Self-rated poverty higher in Q2

POVERTY increased in the second quarter with around half of Filipino families considering themselves poor, OCTA Research said on Tuesday.

Some 50 percent or an estimated 13.2 million households rated themselves as poor, OCTA’s July 2023 Tugon ng Masa Survey found.

This was up from the 43 percent or 11.3 million recorded three months earlier.

The increase was mainly due to surges in the Visayas and Mindanao, where 57 percent and 59 percent of families, respectively, said that they were poor, up from 37 percent and 45 percent previously.

Mindanao also had the highest percentage of adult Filipinos who considered their families poor, OCTA said, at 59 percent. The Visayas followed at 57 percent.

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Majority of adult Filipinos (60 percent), meanwhile, believe that their state of poverty remained the same. The rate was the highest in Metro Manila at 70 percent.

Mindanao, on the other hand, had the highest percentage of adult Filipinos (27 percent) who think that their state of poverty had improved under the current government.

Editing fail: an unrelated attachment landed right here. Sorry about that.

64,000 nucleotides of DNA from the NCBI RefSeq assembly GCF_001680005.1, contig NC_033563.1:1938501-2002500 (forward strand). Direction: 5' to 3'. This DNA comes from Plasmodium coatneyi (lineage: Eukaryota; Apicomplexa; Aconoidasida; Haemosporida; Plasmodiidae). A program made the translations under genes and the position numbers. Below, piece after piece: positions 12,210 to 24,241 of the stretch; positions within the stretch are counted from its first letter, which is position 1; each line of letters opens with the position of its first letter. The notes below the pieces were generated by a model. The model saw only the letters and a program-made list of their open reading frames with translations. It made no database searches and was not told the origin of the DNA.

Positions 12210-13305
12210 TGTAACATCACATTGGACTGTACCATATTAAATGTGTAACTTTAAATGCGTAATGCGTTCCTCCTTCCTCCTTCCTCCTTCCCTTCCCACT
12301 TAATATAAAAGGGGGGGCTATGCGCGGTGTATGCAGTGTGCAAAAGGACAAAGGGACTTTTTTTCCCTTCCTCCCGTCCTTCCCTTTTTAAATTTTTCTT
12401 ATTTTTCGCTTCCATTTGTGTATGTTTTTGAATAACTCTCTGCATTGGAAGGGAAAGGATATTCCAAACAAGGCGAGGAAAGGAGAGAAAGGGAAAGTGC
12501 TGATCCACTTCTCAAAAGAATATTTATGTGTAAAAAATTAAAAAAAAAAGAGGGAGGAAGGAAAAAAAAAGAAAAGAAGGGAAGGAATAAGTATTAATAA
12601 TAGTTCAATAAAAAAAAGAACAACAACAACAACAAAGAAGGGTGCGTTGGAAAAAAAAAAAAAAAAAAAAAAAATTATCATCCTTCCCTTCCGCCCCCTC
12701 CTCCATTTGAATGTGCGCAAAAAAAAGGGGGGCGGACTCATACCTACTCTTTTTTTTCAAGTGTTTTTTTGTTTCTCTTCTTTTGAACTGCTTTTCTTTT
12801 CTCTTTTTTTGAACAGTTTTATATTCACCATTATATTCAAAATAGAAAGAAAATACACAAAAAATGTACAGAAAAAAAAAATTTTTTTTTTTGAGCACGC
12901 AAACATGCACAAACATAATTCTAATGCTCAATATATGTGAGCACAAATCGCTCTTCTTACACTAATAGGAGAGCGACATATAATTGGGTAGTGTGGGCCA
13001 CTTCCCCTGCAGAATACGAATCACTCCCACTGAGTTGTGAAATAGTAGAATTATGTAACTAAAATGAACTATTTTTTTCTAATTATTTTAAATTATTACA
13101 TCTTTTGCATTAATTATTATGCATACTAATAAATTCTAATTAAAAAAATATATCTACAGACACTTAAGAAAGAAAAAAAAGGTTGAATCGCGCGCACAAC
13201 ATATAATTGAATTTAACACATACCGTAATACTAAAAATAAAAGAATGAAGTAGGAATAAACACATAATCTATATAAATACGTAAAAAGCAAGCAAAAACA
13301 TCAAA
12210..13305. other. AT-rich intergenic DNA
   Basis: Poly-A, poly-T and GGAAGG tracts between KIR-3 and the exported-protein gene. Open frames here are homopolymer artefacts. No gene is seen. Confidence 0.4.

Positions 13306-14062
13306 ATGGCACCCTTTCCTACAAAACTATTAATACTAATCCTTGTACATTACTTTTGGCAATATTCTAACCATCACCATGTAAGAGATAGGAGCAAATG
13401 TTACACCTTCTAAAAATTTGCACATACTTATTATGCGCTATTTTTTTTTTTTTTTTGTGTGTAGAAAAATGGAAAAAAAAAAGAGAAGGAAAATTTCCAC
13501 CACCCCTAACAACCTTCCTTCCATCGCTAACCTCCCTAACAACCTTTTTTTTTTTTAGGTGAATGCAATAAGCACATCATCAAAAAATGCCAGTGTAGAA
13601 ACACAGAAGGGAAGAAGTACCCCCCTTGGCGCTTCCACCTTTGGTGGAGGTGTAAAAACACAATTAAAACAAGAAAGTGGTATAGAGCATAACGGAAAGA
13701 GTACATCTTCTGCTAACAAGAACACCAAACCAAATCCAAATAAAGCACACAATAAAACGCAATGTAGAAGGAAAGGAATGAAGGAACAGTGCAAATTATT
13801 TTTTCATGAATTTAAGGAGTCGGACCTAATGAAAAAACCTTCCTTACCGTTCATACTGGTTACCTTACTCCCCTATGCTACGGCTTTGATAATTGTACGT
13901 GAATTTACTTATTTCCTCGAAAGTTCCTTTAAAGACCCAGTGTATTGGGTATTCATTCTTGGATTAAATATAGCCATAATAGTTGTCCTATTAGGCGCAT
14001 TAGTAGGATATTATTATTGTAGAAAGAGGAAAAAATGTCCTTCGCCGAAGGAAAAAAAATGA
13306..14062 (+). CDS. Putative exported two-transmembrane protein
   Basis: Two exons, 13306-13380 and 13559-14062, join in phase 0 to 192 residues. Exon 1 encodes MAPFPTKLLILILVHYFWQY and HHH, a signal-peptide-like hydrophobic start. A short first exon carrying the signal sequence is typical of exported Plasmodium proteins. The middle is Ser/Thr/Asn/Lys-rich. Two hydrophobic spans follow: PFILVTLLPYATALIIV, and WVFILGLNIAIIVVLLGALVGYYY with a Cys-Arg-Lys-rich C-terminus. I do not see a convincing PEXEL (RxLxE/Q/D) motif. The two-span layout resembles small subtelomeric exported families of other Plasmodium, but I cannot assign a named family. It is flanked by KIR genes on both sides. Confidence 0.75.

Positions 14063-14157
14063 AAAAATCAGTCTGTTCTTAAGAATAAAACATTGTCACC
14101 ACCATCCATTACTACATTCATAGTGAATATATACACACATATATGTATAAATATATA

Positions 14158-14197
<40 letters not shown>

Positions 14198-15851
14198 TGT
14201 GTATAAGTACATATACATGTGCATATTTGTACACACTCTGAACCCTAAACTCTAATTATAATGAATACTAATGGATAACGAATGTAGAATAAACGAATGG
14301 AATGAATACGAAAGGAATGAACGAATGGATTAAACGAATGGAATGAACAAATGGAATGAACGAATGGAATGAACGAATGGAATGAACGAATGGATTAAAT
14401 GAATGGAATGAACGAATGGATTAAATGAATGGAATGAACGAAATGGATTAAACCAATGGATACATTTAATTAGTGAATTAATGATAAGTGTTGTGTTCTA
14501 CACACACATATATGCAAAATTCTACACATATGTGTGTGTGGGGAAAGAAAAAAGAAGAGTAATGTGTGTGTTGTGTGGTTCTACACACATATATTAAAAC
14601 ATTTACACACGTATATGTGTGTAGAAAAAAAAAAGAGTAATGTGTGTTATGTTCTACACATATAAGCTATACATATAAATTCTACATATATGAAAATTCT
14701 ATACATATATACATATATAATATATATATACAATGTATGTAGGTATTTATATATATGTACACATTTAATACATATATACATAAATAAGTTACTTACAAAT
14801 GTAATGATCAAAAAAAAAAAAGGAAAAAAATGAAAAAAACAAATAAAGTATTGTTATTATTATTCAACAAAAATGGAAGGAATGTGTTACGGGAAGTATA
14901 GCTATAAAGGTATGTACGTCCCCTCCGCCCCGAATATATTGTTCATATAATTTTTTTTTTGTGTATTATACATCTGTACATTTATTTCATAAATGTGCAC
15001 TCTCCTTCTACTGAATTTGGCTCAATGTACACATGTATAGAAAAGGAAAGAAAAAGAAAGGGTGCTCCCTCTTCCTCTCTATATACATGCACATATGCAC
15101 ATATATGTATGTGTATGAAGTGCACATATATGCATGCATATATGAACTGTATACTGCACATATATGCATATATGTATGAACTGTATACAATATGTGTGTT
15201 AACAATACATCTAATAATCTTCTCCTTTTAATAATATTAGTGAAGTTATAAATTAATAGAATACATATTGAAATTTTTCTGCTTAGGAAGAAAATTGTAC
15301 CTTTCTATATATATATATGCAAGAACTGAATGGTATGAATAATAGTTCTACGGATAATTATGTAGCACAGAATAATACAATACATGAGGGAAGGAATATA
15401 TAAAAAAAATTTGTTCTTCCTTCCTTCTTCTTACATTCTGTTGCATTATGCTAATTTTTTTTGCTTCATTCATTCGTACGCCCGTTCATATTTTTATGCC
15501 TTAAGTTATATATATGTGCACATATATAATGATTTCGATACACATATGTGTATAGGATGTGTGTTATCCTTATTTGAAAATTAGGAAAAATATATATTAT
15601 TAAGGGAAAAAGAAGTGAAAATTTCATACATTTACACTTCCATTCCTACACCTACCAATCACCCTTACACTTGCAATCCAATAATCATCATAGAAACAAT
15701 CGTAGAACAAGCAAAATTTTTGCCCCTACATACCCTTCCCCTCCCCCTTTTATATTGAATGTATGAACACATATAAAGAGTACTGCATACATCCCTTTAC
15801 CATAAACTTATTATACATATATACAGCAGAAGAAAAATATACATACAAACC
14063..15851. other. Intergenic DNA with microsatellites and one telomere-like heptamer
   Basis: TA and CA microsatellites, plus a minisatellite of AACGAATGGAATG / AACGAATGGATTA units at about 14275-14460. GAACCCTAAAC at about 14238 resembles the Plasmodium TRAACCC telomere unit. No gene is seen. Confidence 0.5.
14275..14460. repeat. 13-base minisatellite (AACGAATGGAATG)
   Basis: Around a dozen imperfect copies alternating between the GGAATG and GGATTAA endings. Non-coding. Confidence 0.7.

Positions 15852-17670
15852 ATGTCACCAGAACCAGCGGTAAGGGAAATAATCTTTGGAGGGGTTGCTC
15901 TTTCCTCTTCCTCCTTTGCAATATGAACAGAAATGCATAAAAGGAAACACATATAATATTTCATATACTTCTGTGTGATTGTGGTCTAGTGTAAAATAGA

Meanwhile, the median amount for home expenses claimed by respondents as needed to be not poor was P20,000 per month. The median additional amount for a family in order not to be called poor anymore was P5,000 per month.

As for food poverty, 43 percent or an estimated 11.3 million Filipino families rated themselves “food poor,” slightly higher than the 41 percent recorded three months earlier.

Mindanao had the highest percentage of adult Filipinos who consider their families as food poor at 54 percent, followed by the Visayas at 44 percent and the rest of Luzon at 42 percent.

OCTA said that there was a significant increase in the number of self-rated food poor families in the Visayas, to 44 percent from 28 percent and in Mindanao (54 percent from 42 percent),

There was a decrease, on the other hand, in the National Capital Region to 23 percent from 34 percent.

Among those who said that they were food poor, the median amount said to be needed in order not to be called food poor was P10,000 per month. The median additional amount was P4,000 but OCTA also noted that 25 percent said they needed P5,000

Those who claimed to have experienced hunger during the second quarter came in at 15 percent or 3.9 million families, down slightly from about 16 percent three months earlier.

Visayas had the highest percentage at 19 percent, followed by Mindanao at 15 percent. Both the rest of Luzon and Metro Manila posted rates of 14 percent.

With regard to the state of hunger of the country under the Marcos administration, 59 percent believe that it remained the same, 22 percent said it had improved and 16 percent claimed that it worsened.

The OCTA survey, conducted last July 22-26, 2023 with 1,200 respondents nationwide, has a margin of error of plus or minus 3 percent nationwide and plus or minus 6 percent for Metro Manila, the rest of Luzon, the Visayas and Mindanao.